About this resource
Young children often like to find out about the sun, the moon, and the clouds in the sky. In any season, help your preschooler dress for the weather, put on sunscreen, and then turn your yard or the park into an outdoor science lab!
Everyday sky activities
- Before going outside, talk with your child about things you and he have noticed about the sky. Share books with him that mention the sky (for example, Carolyn Lesser’s What a Wonderful Day to Be a Cow).
- When the sun is not overhead, lie down and look up at the sky together. Remind your child to never look straight at the sun, even when wearing sunglasses! Talk about the colors, clouds, and flying things that you both see. Repeat the activity on overcast, misty, or snowy days. Bring paper, pencil, and a clipboard to sketch clouds while lying down.
- Try the same activities at night. Look for the moon, stars, constellations, and clouds. Children can’t observe the night sky during preschool. That means nighttime investigation can be a special way for you and your child to learn together.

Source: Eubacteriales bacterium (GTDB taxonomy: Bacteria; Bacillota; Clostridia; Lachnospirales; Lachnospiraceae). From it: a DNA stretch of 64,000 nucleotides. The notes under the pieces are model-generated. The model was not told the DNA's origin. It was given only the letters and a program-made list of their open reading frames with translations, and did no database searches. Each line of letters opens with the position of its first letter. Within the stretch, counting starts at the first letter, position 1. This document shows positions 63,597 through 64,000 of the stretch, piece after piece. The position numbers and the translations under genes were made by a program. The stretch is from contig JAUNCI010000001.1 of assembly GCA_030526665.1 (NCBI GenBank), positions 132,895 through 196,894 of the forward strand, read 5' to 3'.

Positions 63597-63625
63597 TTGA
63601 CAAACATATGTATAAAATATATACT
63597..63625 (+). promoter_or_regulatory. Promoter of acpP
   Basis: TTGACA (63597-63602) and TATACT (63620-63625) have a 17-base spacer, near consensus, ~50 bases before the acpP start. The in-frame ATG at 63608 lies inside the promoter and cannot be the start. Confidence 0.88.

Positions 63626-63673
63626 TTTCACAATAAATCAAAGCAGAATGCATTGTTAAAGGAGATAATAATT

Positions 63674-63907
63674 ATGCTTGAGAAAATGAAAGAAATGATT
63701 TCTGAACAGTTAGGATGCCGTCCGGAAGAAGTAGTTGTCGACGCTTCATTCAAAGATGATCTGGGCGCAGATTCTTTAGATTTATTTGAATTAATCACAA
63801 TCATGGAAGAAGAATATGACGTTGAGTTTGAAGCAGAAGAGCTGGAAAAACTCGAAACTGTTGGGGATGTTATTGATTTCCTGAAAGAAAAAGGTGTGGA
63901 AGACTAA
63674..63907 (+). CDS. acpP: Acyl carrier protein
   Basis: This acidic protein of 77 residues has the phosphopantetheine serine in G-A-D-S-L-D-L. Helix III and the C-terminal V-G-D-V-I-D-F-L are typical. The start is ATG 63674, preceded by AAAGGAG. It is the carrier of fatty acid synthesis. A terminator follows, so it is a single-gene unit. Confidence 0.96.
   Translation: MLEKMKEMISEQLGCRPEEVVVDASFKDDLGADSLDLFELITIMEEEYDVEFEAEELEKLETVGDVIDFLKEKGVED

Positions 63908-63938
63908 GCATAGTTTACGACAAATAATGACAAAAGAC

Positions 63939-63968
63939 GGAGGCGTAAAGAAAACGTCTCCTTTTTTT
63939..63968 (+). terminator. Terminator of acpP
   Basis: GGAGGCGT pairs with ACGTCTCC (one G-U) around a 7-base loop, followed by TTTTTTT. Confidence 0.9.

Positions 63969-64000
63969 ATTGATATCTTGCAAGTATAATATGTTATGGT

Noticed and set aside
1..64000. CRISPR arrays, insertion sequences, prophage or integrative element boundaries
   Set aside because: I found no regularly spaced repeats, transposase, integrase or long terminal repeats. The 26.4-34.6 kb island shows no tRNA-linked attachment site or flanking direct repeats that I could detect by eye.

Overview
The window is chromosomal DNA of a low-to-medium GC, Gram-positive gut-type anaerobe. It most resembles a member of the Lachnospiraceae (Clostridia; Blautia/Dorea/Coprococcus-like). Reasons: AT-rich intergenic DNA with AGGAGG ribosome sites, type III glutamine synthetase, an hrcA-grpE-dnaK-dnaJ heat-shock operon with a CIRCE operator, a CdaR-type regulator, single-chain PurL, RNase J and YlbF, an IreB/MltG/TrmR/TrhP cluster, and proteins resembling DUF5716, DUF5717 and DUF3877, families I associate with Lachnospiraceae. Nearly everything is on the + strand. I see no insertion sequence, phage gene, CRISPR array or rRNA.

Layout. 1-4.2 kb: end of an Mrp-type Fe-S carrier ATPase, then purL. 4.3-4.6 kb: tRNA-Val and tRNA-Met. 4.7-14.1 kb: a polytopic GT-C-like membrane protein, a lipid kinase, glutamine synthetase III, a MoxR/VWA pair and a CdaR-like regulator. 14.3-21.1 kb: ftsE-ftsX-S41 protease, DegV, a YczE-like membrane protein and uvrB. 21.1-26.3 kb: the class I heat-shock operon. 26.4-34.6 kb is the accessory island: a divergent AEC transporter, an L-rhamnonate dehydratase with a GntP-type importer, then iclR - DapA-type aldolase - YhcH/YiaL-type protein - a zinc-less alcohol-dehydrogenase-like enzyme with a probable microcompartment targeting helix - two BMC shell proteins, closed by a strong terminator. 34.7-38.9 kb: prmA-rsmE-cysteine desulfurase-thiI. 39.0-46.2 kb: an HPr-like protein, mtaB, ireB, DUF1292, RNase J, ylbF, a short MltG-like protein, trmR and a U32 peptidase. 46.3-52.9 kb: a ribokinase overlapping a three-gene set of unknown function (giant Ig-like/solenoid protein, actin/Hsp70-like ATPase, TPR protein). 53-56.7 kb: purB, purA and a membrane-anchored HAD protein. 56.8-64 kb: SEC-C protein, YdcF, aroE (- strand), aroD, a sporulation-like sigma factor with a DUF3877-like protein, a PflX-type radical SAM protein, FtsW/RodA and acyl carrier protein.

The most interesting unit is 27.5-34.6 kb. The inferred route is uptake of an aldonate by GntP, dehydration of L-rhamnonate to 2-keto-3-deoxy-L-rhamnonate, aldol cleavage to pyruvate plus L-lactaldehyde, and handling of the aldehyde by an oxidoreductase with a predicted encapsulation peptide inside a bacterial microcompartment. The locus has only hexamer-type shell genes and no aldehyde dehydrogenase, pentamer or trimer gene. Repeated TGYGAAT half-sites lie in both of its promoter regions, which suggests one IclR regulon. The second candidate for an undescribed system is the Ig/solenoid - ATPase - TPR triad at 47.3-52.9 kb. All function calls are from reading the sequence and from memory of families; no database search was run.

Sunny day activities
- Help your child make chalk outlines of shadows cast by trees and other objects. About 30 minutes later, look at your outlines again and talk about what has happened to the shadow. Make new outlines in a different color. Check again 30 minutes later. Each time, notice where the sun is in the sky. Ask your child, “What do you think is going on?”
- Help your child create pictures with your own shadows. Suggest challenges: “Can we make our shadows hold hands even if my hand doesn’t really touch yours?” “How can you make your shadow get shorter?”
- Bring along clear or translucent objects (for example, plastic containers) and some items that block the sun (an umbrella, cardboard tubes, etc.). With your child, explore what happens when you try to make shadows with these objects. Does a glass of water make a shadow? How about small items such as buttons or gravel?
- On a warm day, set out a bucket of water and brushes. “Paint” the sidewalk, walls, trees, and other objects with your child. After a few minutes, invite her to notice places she painted that have begun to dry. She will probably see that the brush strokes dry faster in sunny areas than in the shade.
- Ask a librarian to help you find books about sunlight, shadows, and nighttime to share with your child.